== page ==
Unrelated, I just figured since we’re talking about digital worlds…

 

But there’s nothing new. The love interest is cringy. The kindly old man might as well be a Clive Cussler-esque deus ex machina. It’s not interesting. Not to me, anyway.

And I’m not being a contrarian asshole because this book is popular. I don’t play that game. (HAHA GET IT BECAUSE IT’S A GAME EL OH EL!)

But...John frigging Williams.

Either everyone is into some shit I’m not, or Cline’s got pictures of Spielberg wearing sandals with socks on or something equally terrifying.

The main guy, is Holden Caufield-grade unlikeable.

I’m going to quote the geekmountain review on Wade. Also I recommend wearing a neckbrace because you’re going to cringe very hard.

Early in the book he humilliates a “poseur” in front of a crowd of people because he doesn’t know as much about a videogame as Wade does … Large chunks of this book are wade listing how much he knows on various subjects and nothing is ever a surprise to him so there’s no character growth whatsoever. One clue is about Rush but luckily he’s memorised every song, every lyric, every live performance, every album’s cover art. He faces a challenge that involves competing in the classic video game Joust which, of course, he’s mastered and he has no trouble beating the AI on the first try.

It gets worse:

Two of the main characters, Daito and Shoto, are Japanese and cannot have a conversation without saying that someone has or lacks honour.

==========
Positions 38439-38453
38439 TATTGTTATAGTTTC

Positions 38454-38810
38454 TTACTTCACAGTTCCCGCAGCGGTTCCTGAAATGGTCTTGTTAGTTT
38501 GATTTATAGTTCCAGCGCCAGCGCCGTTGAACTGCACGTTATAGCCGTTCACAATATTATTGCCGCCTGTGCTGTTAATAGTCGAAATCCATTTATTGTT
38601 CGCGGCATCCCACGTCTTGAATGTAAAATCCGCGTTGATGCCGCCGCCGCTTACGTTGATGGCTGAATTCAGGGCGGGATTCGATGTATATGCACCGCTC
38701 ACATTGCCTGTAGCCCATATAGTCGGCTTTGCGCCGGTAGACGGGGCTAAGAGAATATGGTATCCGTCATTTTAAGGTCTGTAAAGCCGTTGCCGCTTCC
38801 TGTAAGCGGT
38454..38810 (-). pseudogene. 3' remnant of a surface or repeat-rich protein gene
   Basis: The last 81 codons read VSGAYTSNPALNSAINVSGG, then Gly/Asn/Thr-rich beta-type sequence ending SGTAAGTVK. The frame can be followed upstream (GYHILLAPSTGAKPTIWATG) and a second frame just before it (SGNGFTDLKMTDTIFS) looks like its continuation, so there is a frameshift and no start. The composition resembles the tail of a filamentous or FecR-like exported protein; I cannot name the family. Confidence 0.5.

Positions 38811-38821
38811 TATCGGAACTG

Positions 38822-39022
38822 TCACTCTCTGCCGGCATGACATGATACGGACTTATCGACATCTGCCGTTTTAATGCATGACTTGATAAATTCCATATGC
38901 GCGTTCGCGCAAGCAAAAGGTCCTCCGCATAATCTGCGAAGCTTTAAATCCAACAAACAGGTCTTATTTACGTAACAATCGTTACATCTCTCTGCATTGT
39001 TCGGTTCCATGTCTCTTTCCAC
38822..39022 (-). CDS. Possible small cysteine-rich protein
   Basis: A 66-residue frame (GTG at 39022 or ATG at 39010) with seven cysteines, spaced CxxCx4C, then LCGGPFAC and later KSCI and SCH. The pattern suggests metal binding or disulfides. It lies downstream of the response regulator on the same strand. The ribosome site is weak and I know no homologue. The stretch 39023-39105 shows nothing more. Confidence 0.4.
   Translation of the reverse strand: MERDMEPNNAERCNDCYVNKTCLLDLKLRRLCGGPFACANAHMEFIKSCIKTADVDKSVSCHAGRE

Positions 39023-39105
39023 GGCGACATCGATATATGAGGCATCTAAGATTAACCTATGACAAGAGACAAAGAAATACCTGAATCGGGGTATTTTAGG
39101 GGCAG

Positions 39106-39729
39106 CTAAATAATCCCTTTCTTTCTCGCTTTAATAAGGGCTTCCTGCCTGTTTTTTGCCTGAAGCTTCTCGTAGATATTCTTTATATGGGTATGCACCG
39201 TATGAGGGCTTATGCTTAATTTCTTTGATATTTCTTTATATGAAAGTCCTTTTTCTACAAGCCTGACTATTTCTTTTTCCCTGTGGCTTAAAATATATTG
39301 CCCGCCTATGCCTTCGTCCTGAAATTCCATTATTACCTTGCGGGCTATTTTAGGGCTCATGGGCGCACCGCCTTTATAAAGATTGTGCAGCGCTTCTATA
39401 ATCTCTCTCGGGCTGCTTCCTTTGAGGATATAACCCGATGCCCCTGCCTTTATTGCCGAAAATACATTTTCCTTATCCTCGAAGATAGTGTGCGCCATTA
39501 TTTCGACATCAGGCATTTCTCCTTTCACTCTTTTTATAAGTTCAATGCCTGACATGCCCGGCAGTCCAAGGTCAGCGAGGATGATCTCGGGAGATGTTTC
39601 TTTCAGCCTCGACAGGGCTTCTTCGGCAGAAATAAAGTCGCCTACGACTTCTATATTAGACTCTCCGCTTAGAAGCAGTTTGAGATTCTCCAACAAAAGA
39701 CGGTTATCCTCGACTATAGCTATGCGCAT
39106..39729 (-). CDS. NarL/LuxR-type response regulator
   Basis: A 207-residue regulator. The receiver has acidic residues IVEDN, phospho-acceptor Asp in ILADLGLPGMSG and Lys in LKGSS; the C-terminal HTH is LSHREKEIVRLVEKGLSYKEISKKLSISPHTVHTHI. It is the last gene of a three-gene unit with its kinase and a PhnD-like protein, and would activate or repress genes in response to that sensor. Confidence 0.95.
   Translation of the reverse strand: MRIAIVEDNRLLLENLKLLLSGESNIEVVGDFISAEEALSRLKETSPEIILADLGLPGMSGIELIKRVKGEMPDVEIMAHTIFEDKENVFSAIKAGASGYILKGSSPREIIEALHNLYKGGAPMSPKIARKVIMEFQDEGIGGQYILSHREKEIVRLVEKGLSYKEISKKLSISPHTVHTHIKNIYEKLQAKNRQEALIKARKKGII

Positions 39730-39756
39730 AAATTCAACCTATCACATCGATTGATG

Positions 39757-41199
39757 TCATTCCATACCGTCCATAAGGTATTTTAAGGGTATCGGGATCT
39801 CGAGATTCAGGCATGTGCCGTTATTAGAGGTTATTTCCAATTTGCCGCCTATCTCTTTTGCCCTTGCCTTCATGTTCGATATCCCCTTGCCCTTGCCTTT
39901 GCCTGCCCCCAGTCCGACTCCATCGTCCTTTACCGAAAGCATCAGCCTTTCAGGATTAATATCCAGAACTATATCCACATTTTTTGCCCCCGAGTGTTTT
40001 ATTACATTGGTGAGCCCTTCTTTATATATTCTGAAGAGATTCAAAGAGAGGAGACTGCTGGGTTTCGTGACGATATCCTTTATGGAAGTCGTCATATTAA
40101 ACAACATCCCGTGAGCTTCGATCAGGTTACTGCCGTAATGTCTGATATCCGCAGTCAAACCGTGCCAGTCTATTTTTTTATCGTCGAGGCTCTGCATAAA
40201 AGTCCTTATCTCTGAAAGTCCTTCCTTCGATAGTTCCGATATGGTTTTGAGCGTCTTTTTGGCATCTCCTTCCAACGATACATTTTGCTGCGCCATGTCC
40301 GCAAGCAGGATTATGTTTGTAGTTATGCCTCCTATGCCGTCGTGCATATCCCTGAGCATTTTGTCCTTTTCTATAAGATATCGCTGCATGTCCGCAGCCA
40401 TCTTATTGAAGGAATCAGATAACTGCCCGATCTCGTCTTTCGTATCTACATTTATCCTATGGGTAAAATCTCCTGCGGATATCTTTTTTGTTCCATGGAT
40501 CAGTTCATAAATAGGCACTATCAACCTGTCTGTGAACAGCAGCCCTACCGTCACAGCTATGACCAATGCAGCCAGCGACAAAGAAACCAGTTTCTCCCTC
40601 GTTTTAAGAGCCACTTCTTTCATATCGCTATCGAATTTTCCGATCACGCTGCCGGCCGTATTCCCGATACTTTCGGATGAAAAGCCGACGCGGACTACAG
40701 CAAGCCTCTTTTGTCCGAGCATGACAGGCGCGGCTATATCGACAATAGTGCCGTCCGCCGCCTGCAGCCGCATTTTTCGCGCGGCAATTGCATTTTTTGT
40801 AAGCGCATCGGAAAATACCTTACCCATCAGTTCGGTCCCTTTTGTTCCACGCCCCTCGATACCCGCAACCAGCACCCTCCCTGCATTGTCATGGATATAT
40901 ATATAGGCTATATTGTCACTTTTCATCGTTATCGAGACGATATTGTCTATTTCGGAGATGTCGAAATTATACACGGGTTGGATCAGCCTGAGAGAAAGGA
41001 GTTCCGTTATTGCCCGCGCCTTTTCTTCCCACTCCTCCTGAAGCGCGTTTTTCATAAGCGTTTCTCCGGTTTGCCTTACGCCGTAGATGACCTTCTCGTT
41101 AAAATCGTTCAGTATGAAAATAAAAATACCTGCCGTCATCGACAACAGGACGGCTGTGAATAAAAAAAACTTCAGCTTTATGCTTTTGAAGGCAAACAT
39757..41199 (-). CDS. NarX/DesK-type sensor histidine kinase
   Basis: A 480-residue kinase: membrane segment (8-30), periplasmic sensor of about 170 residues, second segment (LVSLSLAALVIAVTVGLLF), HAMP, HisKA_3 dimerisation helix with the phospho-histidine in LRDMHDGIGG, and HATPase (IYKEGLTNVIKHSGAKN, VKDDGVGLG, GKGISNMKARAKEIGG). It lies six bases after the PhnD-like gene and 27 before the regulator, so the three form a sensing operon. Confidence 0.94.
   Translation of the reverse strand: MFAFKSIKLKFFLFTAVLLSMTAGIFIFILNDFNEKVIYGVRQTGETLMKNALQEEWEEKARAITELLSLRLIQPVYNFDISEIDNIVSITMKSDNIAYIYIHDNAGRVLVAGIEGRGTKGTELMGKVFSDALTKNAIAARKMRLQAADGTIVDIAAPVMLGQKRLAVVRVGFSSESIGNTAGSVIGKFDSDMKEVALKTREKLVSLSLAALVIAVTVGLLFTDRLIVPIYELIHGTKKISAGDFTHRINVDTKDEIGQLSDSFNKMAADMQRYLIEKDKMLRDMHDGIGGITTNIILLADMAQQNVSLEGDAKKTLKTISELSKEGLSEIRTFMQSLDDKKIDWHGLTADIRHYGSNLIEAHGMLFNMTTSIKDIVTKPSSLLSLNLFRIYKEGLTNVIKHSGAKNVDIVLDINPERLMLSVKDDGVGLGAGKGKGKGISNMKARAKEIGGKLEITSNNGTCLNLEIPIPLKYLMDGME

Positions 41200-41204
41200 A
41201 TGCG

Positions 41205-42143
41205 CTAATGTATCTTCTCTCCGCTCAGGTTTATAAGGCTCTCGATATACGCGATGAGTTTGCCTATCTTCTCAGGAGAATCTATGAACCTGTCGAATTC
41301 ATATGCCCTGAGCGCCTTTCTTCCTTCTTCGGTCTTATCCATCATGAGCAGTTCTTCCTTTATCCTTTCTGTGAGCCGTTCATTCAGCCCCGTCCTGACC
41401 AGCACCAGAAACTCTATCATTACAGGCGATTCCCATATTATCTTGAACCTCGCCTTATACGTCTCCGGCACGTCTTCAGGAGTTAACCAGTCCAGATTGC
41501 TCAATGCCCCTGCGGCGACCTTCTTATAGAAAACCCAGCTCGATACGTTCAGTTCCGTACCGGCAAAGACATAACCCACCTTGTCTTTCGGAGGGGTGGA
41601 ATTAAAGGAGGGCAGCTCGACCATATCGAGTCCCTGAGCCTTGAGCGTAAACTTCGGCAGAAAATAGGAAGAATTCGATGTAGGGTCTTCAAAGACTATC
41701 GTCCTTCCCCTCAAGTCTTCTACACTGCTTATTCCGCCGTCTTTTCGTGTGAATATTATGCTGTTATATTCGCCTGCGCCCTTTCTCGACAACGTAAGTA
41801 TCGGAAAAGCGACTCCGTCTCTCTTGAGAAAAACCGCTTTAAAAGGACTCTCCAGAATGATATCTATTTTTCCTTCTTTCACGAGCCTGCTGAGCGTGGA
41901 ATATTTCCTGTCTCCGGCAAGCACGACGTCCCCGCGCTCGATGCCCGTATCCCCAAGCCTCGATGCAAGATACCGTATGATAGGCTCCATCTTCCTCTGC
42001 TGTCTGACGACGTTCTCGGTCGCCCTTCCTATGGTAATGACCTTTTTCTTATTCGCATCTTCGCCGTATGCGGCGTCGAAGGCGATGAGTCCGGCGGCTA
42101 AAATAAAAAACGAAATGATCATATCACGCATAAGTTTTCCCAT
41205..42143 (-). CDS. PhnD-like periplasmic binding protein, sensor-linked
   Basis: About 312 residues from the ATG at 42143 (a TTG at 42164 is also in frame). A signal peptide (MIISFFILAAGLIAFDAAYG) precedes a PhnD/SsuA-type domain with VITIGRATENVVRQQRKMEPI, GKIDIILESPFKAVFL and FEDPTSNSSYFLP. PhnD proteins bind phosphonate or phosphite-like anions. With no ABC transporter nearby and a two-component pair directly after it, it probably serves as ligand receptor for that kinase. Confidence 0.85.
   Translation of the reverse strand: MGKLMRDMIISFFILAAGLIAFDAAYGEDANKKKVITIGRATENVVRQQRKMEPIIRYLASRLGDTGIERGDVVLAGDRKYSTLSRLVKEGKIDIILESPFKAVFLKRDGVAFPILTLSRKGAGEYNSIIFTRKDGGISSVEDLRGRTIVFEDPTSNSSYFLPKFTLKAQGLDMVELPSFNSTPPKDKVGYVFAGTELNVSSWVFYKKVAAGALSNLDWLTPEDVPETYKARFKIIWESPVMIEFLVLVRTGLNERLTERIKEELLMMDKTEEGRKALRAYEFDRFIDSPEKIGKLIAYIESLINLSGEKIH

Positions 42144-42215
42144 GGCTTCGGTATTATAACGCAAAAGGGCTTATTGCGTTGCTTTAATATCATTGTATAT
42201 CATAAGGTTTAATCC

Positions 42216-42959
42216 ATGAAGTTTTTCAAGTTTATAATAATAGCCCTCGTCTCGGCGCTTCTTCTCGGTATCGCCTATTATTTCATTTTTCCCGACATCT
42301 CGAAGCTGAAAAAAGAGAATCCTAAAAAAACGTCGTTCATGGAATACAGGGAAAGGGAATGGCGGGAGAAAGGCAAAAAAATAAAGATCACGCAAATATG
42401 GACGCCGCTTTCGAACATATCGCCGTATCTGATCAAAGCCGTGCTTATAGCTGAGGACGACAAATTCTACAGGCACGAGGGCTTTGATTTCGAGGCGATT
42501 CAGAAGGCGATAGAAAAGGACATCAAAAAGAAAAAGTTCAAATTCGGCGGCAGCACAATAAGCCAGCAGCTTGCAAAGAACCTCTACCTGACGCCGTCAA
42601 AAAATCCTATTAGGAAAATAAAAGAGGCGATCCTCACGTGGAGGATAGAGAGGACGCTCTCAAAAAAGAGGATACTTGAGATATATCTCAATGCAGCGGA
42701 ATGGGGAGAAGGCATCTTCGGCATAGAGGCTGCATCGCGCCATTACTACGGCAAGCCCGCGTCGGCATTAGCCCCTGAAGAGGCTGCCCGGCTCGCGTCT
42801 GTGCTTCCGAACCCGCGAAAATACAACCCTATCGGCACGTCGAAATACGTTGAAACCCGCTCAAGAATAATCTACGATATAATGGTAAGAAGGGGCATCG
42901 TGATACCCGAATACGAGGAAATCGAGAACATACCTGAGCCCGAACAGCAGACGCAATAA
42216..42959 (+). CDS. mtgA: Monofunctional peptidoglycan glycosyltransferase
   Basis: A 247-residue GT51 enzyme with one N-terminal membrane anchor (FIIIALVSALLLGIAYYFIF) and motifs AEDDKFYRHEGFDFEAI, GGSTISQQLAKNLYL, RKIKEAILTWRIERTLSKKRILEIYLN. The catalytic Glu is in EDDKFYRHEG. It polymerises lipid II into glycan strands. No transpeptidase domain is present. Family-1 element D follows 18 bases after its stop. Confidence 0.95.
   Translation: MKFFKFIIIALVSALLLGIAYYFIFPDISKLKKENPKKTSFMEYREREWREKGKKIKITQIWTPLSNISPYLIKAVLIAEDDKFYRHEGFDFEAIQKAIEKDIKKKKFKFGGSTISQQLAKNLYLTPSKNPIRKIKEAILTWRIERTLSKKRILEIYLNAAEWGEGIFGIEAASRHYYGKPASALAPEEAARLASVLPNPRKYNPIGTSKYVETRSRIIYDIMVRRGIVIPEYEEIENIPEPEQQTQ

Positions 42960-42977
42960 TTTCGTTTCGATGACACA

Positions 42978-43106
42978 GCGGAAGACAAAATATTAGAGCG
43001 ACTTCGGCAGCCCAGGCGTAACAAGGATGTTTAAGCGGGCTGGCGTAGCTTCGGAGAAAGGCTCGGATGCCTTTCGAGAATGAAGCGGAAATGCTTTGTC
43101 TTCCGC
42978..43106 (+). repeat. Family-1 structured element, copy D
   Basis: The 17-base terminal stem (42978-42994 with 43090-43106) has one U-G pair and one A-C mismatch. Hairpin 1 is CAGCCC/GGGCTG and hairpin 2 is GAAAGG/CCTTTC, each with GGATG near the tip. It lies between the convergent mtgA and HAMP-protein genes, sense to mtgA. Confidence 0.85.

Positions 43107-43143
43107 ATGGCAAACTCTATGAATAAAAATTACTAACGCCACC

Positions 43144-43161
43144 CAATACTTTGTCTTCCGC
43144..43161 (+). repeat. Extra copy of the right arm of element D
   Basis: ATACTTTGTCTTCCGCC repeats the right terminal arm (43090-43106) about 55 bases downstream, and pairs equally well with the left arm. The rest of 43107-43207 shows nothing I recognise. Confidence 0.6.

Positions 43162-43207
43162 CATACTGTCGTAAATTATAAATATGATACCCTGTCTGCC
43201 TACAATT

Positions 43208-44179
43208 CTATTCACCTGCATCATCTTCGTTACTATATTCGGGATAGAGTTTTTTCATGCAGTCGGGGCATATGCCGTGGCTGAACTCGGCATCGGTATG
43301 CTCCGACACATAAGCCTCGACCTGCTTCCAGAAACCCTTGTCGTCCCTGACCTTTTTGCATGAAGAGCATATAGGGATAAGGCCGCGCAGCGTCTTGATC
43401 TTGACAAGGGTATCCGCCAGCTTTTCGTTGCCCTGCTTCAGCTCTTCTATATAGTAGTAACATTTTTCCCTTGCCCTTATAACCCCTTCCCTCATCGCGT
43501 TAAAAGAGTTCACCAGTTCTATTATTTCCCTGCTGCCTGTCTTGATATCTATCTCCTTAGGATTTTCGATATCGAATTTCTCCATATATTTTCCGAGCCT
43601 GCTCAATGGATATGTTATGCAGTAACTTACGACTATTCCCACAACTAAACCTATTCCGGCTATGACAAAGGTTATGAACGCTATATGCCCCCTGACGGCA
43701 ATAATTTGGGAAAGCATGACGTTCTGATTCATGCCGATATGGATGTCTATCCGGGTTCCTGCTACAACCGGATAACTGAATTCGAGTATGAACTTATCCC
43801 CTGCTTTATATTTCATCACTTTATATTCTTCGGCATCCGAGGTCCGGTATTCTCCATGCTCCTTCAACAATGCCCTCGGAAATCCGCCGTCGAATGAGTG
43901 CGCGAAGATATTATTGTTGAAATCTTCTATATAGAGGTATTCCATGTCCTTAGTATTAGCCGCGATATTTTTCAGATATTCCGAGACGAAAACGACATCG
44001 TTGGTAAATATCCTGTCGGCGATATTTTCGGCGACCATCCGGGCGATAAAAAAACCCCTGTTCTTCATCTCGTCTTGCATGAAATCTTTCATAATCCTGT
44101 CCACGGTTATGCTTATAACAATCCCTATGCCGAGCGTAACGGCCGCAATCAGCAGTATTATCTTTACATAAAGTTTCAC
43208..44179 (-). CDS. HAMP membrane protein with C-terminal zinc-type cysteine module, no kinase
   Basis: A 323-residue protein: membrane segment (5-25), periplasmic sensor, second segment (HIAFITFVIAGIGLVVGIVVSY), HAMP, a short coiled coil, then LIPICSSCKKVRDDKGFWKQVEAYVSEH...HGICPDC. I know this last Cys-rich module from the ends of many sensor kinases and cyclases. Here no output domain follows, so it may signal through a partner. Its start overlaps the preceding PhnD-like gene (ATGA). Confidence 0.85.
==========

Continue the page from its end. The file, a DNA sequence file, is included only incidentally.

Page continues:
Steven Spielberg is directing a movie about this book.

This isn’t sour grapes. I’ve stated that EL James and Stephenie Meyer are very successful writers. Their books are misogynistic and boring and one of those started out as a fanfiction of the OTHER series. But Meyer makes $340,000 a day. If you’re going to tell me that I’l be a hack writer but have a net worth like James’ (80 million), I’ll take being a hack writer any day of the week.

I don’t begrudge Cline his success...I am however, annoyed at wasting my time on the book.

I wonder if it’s projection. Like, I see myself writing something like that in middle school. See, I don’t think there’s anything wrong with wish fulfillment or going into these fantasies where you’re Mr. Cool, better than everyone yet still an outcast, always gunning for that girl that was just out of reach. I think every teenager goes through that.

But that’s the thing: teenagers.

I grew out of that shit because I knew in my heart of hearts no one was going to read it and because I feel like as I grew I didn’t like that part of me. I didn’t like that I was acting like a straight up NiceGuyTM on many occasions.

So those fanfictions and original fictions are lost to digital hell.  I don’t pine for what I had in high school because I know I’m in a better place now. I mean, I do have a few regrets, but who doesn’t? I like how I turned out and I understand I can still do a lot better.

But I moved on.

I don’t think Mr. Cline did.